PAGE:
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Photo by Ryan Kost, Andes & Amazon Semester.

To all family and friends

Family and Friends,

This morning I said goodbye to a great group of students. I have so much respect for each of these students and I want to start this final Yak by giving them each a deep bow.  At the beginning of every program that I run I like to talk to students about shifting their perspectives from “what can I get out of this experience” to “what can I put into this experience.” Simon, Jazmine and Saoirse each put in a tremendous amount of energy and as a result are leaving Bolivia with an enriched understanding of this culture, language and cosmovision. Professionally, there’s nothing more satisfying for me then to see this kind of effort and growth from students. Gracias a cada uno de ellos.

It’s hard to believe that it was already four weeks ago that these same students arrived here in La Paz. In some ways, it feels like only a week has passed, yet looking back it’s also evident that we did months worth of learning together. As you all know from reading the Yak board, we’ve been busy. We spent our first week getting to know one another in what we consider the orientation portion of the program. This time was spent in the city of La Paz as well as in the rural Aymara community of Santiago de Okola. From there we headed to our two week homestay and intensive Spanish study in Cochabamba. It was impressive to see the students’ stamina and passion for studying Spanish 4 hours a day. During this time students also had the opportunity to engage with their Independent Study Projects as well as engage in various cultural experiences. The group was also responsible for helping plan the final homestay farewell as well as portions of the final week.

As a group it was decided that we would head to the colonial city of Sucre for the last week of our program. After spending a couple of days learning about and exploring the city, as well as consuming record numbers of empanadas, the group headed out on a three day trek through the mountains of the region. We began on one of the coldest mornings that anyone in Sucre could remember, there was snow and frost the whole first morning. Despite the temperature, the group rallied and thanks to our fabulous guide Julio we had a great experience trekking through the crater of Maragua. After returning to Sucre, and yes, more empanadas, we began what we call transference, the process of digesting the experience and preparing to return home.

We spent our last couple of days together enjoying Bolivia as a group. We ate wonderful food, reflected on our experience and it’s impact on each individual. Students spent time writing letters to themselves reminding them of the learnings they’ve gathered which will be sent to each of them in two years time. A time capsule of learning. We wrapped up the transference process by offering gratitude to each other, to Bolivia and to all of the people who supported this experience. The transference process ended before the Sun rose this morning as we headed up to the El Alto airport to say goodbye.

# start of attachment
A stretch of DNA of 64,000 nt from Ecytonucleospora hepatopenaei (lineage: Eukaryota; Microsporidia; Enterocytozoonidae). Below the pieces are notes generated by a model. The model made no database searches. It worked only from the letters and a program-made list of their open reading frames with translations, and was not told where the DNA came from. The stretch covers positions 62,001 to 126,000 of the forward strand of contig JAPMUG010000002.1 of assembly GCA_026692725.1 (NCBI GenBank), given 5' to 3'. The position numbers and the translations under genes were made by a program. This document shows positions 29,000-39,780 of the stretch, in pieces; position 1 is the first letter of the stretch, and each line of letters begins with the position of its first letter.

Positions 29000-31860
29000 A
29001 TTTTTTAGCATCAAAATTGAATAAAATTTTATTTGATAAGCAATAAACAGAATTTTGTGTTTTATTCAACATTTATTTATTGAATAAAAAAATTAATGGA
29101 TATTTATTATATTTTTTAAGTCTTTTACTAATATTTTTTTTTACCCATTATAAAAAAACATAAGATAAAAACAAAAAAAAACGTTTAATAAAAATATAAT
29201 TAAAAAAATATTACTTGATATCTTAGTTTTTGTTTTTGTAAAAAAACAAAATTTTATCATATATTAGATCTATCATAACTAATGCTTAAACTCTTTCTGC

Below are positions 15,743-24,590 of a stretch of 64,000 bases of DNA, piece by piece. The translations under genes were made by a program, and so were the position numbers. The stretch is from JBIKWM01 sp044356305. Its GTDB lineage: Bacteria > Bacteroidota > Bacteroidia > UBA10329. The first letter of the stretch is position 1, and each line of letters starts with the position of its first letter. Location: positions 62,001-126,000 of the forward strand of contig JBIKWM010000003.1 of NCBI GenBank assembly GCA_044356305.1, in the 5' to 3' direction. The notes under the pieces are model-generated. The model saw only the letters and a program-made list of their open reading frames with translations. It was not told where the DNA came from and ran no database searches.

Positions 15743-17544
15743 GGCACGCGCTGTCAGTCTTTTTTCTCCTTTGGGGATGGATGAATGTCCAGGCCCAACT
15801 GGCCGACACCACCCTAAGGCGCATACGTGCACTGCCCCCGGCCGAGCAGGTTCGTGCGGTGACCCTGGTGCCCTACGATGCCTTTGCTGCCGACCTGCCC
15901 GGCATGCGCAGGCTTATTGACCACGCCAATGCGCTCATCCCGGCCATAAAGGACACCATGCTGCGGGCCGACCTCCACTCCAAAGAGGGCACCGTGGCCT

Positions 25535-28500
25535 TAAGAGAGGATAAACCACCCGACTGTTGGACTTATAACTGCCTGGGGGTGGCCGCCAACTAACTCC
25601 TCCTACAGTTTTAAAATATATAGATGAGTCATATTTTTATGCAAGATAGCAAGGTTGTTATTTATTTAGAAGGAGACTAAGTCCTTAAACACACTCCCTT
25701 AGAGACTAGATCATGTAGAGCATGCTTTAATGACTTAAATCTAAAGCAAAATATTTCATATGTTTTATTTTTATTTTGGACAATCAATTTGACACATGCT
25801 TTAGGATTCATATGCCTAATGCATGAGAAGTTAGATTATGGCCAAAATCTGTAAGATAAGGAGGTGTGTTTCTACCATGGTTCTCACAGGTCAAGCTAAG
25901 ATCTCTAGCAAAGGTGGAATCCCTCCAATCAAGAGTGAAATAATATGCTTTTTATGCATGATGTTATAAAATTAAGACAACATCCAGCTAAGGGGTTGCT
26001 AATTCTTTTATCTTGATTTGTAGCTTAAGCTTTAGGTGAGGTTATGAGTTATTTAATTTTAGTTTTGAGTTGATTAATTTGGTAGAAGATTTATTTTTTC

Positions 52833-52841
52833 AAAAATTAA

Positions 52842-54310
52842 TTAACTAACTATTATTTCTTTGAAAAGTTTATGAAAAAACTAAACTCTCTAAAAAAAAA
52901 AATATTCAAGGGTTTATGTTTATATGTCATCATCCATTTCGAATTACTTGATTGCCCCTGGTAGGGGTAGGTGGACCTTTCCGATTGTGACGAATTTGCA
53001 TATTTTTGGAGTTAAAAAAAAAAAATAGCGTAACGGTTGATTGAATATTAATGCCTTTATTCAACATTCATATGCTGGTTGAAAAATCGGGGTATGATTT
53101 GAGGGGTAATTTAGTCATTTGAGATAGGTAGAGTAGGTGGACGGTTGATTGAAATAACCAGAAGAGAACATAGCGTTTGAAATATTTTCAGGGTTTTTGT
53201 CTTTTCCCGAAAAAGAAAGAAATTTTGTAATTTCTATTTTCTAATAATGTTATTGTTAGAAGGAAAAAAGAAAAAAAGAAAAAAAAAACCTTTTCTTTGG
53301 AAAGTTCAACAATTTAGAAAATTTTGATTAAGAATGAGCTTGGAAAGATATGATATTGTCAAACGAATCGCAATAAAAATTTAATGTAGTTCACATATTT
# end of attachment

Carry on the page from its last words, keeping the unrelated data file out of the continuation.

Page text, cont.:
During our final day in Sucre a dear friend of mine, Isabel Polo Mamani, invited us to her home outside of the city for lunch. We went as a group and were received with the epic hospitality which is a trademark of this region. During lunch Isabel asked the students if they missed home, the answer was of course yes. She then said, “But certainly you must be talking to your parents everyday.” The answer was of course no. We explained the concept of the Yak board and the no phone policy and all the rest, but from her perspective as a Bolivian mother it was totally unthinkable that four weeks could pass without direct contact. She literally shook her head in astonishment. As the parent of a toddler myself I find it hard to be away even for a few days. I started off this message with praise for each student. I’d like to end it with praise for each of you who entrusted Dragons and myself with your children. I’m sure you’re all very excited to receive them back at home. As a traveler who left home as a teenager too I can also attest to the fact that sometimes returning home is the hardest part. There’s so much love there, but also a piece of you stays behind in the place where you just were and a person can feel incomplete. The readjustment process takes time. It might take time and patience but be assured that the stories, the learnings and the newfound perspective are there and will surface. Please also know that each one of the students did a tremendous job and gave fully of themselves, you have so much to be proud of.

Please know that as this process of reintegration continues that both Dragons as an organization and myself as an individual are available to you as a support system. Please feel free to be in touch at anytime.

Please enjoy some photos from our last month together.

With gratitude and respect,

Luis